You have to read Part 1 if you want to know more about this amazing married couple, HandZaround, traveling the continent. But if you’re ready to get into the nitty gritty of how they’re making money in Africa, keep reading!
1. Tell me about how you’re able to travel so cheap and sustainably. How much do you end up paying out of pocket? What are you getting covered by tour agencies?
Travelling cheap really is a mindset. Once you get over that you can’t have everything that you did back home (unless you want to pay a lot for it) you begin to find comfort in other things.
Our budget is $30 USD a day for both of us. We use overland transport over airplanes, and take local buses rather than private cars or high-end coaches. Also we try to eat in local places most of the time, rather than places that serve western food and where the menu is available in English.
We monitor every penny that we spend – it’s like a game now! If you are really mindful on what you are actually spending your money on, you tend to spend less. We aren’t complete misers though. Sometimes we splurge on a night out, or a fancy meal.
Also, we sustain our travels by making money in Africa. We reach out to (by email or social media) or get contacted by (people hear about us through friends or recommendations from co-workers) hotels, resorts, tour agencies or tourism boards. We either collaborate or work on film, photography and promotion projects with them. This way most of the time, our accommodation, meals or activities are covered either in exchange for film and/or photographs, or as a part of a paid project.
At the moment, about 30-40% of our costs are being covered by hotels, tour companies and other odd jobs we pick up along the way. Ideally, we want this to be 100%. Maybe as HandZaround grows, it will become easier, fingers crossed!
2. How did you get the first few tour agencies to say yes? What kind of things do you say to them/show them?
Our ‘big break’ came when we were in Laos in March 2017. After travelling for about 4 months before we arrived there, we were getting a bit fed up of always being tourists. We wanted to do something more productive. We decided to try ‘Workaway’ at a fancy bar in Luang Prabang, who were looking for someone to teach the Laos staff English, and someone to take pictures and create promotional material for the bar . Being a teacher and a photographer by trade, we were the perfect fit.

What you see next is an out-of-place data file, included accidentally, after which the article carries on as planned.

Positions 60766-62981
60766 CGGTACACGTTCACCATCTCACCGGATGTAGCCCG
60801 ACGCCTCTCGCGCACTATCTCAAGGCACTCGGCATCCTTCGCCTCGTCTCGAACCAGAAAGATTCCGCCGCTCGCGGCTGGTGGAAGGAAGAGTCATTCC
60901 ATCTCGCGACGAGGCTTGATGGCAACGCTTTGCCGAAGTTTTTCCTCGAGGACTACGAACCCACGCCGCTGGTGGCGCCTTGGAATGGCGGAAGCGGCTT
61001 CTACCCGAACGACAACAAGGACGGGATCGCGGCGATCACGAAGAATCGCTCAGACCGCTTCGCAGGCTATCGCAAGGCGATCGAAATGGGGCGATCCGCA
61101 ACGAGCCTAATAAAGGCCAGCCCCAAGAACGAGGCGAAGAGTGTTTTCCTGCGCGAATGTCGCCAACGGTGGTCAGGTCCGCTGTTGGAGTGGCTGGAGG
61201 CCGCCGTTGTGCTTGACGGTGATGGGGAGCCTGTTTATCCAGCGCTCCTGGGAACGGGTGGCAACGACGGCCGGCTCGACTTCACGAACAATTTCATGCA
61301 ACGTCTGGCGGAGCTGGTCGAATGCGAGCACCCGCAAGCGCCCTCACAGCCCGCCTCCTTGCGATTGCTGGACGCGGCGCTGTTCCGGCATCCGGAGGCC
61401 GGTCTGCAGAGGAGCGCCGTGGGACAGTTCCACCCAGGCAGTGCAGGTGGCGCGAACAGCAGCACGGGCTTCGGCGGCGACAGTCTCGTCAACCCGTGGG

This led to a little job for a café in the same town, and another opportunity to create a film for the lovely Manda Lao Elephant Sanctuary there. This gave us hope that maybe our skills could be useful to others. Maybe we could make something of it.
Previously we had a portfolio. But it consisted mainly of Hanna’s fashion and event photography, so we had to build a new one from scratch. We showed the first couple of our collaborators our photography portfolio from the first countries that we visited. They gave us a chance to join their tours or stay at their hotels in exchange for film and photographs.
Nowadays before we arrive to a new place, we will research the hotels, tour companies, restaurants etc. that we can find and send out emails. Honestly, 80-90% of people don’t reply. They surely get a lot of offers like ours of others making money in Africa. But the ones that do are enough for us to keep going and seeing new places whilst staying in our budget. As our portfolio grows stronger, we start to get more and more responses and paid jobs.
3. We have to talk about your drone! What kind is it? How hard is it to travel with? And would you recommend other travelers (even those who aren’t using their photography to sustain their travels) to bring one?